Federal officials trace the first big dump to 1989, when tribal member Geraldine Ibanez, who has since died, made a deal with now-defunct Chino Corona Farms to compost sewage on her land. But the company composted only a fraction of the sewage, which originated in San Diego, and left the rest in a giant, growing pile.
In 1994, a federal court in Los Angeles barred further shipments to the site, though illegal dumping has persisted on a smaller scale. Two years later, the two owners of Chino Corona Farms were convicted for illegal dumping in Imperial County and were sent to prison, according to state officials.
Mt. San Diego stands just a half-mile from three schools and directly beside an empty lot advertised as a future Pardee Home site. According to state environmental documents, it still "poses a significant threat not only to the ... reservation but also to the neighboring communities." Cleanup efforts began last year and will continue at least through 2008.
Three years after Ibanez opened her dump, fellow Torres Martinez member Kim Lawson started a "recycling center" on tribal land.
Little if any recycling went on, investigators say. Semi-trucks dropped off loads of palm trees, treated wood, plastics, paint and oil, among other things.
"Kim Lawson used to burn twice a month, and it would last for hours or days," said EPA attorney Letitia Moore. "You could see the smoke for 50 miles."
Citing a total lack of permits, the BIA issued Lawson a cease-and-desist order in 1994. Yet he continued to operate. It took more than a decade to shut it down. Lawson could not be reached for comment.
Unlike in some other states, the BIA in California has no police officers to enforce its will.
"It would be a lot easier to have a law enforcement officer standing with you when handing out cease-and-desist letters," said Lisa Northrop, natural resources officer for the BIA's Southern California Agency. "If they ignore the letters, we hand them out again. We need to create a record before taking someone to court."
Torres Martinez tribal leaders insist they have no power over members such as Lawson because they run businesses on private land allotted to their families by the government.
The BIA and legal experts dispute that.
"The tribe does have jurisdiction over these allotments, but it's complicated for tribes to exercise coercive authority over them because of intertribal relationships," said UCLA law professor Carole Goldberg, an expert on Indian law who has written extensively about dumping on tribal lands. "It is very delicate."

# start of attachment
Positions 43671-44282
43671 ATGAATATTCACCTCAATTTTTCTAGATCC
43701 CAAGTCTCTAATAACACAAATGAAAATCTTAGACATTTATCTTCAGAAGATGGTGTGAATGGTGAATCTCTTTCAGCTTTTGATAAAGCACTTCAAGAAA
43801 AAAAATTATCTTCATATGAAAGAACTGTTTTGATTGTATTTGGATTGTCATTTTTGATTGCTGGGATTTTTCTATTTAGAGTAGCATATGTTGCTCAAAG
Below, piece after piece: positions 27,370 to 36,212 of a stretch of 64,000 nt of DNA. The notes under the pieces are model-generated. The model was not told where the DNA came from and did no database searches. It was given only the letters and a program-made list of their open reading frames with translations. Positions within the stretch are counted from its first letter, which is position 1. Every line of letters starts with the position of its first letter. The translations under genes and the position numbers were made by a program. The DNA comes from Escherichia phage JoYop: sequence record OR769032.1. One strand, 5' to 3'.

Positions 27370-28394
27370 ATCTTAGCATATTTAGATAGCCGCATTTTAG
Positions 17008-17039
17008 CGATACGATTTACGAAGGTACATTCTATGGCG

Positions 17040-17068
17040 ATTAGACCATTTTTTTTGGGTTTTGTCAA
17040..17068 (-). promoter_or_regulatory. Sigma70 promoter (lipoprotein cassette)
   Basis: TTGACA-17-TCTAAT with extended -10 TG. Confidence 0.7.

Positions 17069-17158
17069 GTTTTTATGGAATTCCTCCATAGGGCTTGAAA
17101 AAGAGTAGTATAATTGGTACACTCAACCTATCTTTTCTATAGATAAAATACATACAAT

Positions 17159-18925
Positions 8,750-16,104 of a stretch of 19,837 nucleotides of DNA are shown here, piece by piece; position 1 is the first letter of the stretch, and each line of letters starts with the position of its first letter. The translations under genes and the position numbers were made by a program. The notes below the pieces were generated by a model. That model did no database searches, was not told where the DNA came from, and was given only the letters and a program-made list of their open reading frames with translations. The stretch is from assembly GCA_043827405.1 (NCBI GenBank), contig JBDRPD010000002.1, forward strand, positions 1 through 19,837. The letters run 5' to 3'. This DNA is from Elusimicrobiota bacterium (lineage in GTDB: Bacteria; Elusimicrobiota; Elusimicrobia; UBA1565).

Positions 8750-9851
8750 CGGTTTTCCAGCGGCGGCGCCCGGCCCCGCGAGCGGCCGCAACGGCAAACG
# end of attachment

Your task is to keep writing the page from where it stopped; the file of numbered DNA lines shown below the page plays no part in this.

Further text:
James Fletcher, BIA superintendent for Southern California, said the Torres Martinez tribe, which has 400 members on the reservation, has largely cooperated in efforts to stop dumping but hasn't done all it can.
"The tribe has ordinances, but they choose not to use them," he said.
One tool the tribe could use, Fletcher said, is cutting off gaming money to lawbreakers.
Tribal Chairman Ray Torres refused to comment, citing instructions from his tribal council. Tribal Manager Maxine Resvaloso did not return repeated calls seeking comment. The tribe's environmental director, Alberto Ramirez, also declined to comment.
Aside from internal politics, violence and intimidation also remain serious problems.
"People who have objected to the running of an illegal dump have had their families threatened," said Lt. Mark Barfknecht of the Riverside County Sheriff's Department, whose deputies patrol the reservation. "As recently as 18 months ago there was a school project where kids living in and around the reservation filmed the burning in the illegal dumps and were chased off by armed men."
Cesar Rafael, 17, of Thermal was one of those kids.
"They shot a gun into the air," he said. "I was trying to film when it happened."
A virtual Wild West atmosphere prevailed at the AuClair dump. Methamphetamine use was common, deputies said. At least 13 people lived in makeshift shelters. On a recent visit, a man pulled up and warned that two other men were shooting at each other around the corner.
Back in the brush, Tonetta Torro, 50, tended the four wolves she keeps tied up for protection. She has spent four years here in a tent but plans to leave soon.
"I hear gunshots all the time," she said. "Still, I feel sad to go."
The arrival of trailer parks on the reservation in the 1990s heightened a sense of urgency about the dumps.
More than 12,000 people, mostly farmworkers, live in five ramshackle parks. The biggest sits beside the Lawson dump site.
In 2003, the EPA issued an internal memo reporting dioxin levels 20 times the national average at the dump.
Last year, a federal judge in Riverside shut it down and fined Kim Lawson $47 million. He has declared bankruptcy.
As for AuClair, his dump may be closed, but his shame lingers.
"We are destroying our environment," he said, picking up a piece of Indian grinding stone lying in the sand. "I don't have the money to pay for it, but I'll be damned if I won't clean this up. Look at this place. My ancestors would roll over in their graves if they saw it."